Because Childhood Lasts a Lifetime.

Talking to Children About Scary Situations

In today’s news cycle, we see and hear about disasters, attacks, and other troubling events regularly. Children hear these stories too. Though they may not fully comprehend what’s happening, children are perceptive and understand when stories are frightening or cause stress and anxiety in their parents.

Many parents have questions on how to talk to children about events like these in the news. Here we’ve compiled some research and information on dealing with disasters in a way that is helpful to your children.

According to a study by the University of Arizona, disasters and troubling situations cause a significant rise in the amount of stress that children are forced to deal with. Even if your family was unaffected, news coverage and conversations overheard between adults can cause stress in children. But regardless of how it is that your child learns about these major events, as a parent you can help them deal with their stress and negative emotions in a healthy way.

How Should I Talk to my Child about Disasters?

First, it is important to let children work out their emotions. A study from Purdue University reports that it is important to answer the questions children have about disturbing news honestly, and to allow them to express the full range of emotions related to it (including fear or sadness). Ask your children how they feel about the event, and have them label their feelings. Also, be sure to ask what you can do to make them feel better.

Second, if your child asks you questions about the news, it’s OK to answer them. It’s important to make your child feel heard and also to help increase their understanding of the event. For example, if your child is concerned about natural disasters, first explain to them that no matter what you will always have a plan and you will be there to care for them. Then, if your child has questions about the specifics of an event—such as how or why it happened—you can talk through those questions according to your own values and how well you think your child will understand. Again, what’s most important is to make your child feel heard, nurtured, and safe.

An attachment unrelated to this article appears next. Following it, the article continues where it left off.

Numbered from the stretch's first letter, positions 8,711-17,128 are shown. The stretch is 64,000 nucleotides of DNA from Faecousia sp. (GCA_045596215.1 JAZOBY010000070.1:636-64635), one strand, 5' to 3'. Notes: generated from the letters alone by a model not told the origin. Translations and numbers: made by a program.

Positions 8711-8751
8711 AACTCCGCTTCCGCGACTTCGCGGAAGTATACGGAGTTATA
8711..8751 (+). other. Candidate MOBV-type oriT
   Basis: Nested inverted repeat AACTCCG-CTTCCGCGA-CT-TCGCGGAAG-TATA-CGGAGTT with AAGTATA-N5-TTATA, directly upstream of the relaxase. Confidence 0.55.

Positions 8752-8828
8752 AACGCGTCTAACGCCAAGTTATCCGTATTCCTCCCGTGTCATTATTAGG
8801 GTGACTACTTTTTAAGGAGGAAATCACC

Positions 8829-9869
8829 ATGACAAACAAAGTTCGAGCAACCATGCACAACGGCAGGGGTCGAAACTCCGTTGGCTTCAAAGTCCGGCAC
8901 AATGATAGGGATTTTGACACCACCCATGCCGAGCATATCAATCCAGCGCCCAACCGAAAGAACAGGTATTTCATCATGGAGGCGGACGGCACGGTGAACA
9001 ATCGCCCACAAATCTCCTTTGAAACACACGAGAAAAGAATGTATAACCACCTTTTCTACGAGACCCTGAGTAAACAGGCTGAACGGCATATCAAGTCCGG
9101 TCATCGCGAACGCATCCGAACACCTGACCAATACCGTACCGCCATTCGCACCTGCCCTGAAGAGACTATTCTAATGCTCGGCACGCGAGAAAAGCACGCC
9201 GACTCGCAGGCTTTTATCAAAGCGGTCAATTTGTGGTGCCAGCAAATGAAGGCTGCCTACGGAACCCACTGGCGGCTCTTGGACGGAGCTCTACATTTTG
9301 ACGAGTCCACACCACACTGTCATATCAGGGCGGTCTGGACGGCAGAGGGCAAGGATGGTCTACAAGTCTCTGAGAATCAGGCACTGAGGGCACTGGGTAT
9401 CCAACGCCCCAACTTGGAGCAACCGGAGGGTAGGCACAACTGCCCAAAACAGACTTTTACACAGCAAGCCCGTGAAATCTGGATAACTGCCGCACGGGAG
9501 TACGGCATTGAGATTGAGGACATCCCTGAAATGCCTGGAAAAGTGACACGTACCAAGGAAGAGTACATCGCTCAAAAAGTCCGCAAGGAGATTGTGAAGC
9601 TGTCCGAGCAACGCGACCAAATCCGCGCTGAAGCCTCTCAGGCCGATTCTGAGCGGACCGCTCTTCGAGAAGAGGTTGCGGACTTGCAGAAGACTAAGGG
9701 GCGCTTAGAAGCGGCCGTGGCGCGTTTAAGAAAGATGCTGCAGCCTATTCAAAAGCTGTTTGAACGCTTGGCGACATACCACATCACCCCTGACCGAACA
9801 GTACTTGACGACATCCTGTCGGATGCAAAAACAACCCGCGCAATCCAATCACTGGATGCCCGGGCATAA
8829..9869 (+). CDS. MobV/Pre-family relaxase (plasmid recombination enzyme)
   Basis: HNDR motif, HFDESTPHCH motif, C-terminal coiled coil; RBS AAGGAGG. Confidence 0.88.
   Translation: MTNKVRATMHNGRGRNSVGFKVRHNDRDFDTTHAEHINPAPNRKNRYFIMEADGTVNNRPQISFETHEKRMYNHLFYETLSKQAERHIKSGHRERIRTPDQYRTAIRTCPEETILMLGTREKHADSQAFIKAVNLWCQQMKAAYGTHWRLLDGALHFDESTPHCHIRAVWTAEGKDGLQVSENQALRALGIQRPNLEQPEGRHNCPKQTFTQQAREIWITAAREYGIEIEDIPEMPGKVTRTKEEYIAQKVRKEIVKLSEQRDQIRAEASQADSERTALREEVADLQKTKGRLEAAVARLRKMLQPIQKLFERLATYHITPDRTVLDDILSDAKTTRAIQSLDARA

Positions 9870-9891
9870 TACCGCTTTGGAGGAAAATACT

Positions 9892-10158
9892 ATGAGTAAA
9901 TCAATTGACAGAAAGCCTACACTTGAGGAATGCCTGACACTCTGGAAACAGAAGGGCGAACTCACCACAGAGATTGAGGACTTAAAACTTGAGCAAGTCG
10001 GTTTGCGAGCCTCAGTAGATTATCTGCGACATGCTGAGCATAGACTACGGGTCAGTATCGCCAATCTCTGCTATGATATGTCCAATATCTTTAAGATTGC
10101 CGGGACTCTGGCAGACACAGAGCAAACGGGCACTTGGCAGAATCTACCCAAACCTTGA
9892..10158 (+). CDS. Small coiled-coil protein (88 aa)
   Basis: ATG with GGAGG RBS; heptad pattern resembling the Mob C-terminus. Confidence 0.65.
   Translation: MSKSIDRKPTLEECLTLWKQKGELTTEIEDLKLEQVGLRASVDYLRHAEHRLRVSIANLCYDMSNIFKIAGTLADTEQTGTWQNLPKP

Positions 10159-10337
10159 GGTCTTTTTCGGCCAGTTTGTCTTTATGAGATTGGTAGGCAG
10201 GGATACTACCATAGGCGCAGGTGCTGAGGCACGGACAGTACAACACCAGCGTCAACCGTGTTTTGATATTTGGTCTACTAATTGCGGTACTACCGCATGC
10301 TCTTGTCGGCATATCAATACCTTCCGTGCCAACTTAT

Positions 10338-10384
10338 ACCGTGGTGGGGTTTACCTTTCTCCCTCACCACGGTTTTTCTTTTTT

When your child tells you about their feelings, ask them what they would like to do about them. Remember that no response is incorrect. Some children will want to help, others will want to play, and others may want to help. Dr. Judith Myers-Walls, an expert on how children deal with traumatic world events, has several suggestions on some actions that children and parents can take in order to deal with these events. One such example is to find a way for your child to feel like they are helping. Suggestions from Dr. Myers-Walls include:

  • School-age children may want to help the community collect materials to support relief workers, draw, write poems, or letters, prepare a performance like a play, dance, or skits; or write letters to children who have lost homes or loved ones.
  • Adolescents can help collect materials for the support of rescue-and-recovery workers, give blood, write letters to specific people or communities, organize a vigil or memorial service, or study architecture, transportation, or reconciliation.
  • Young adults can reach out to international people in their community and organize discussion groups or action groups. They may want to study the history of the United Nations, the safety of buildings and transportation, or inter-cultural relationships.

For more information, check out this helpful resource from the Centers for Disease Control called “Coping with a Disaster or Traumatic Event.” Similarly, if you are concerned about the effect of trauma and stress on your child, you should visit the National Child Traumatic Stress Network for helpful information.

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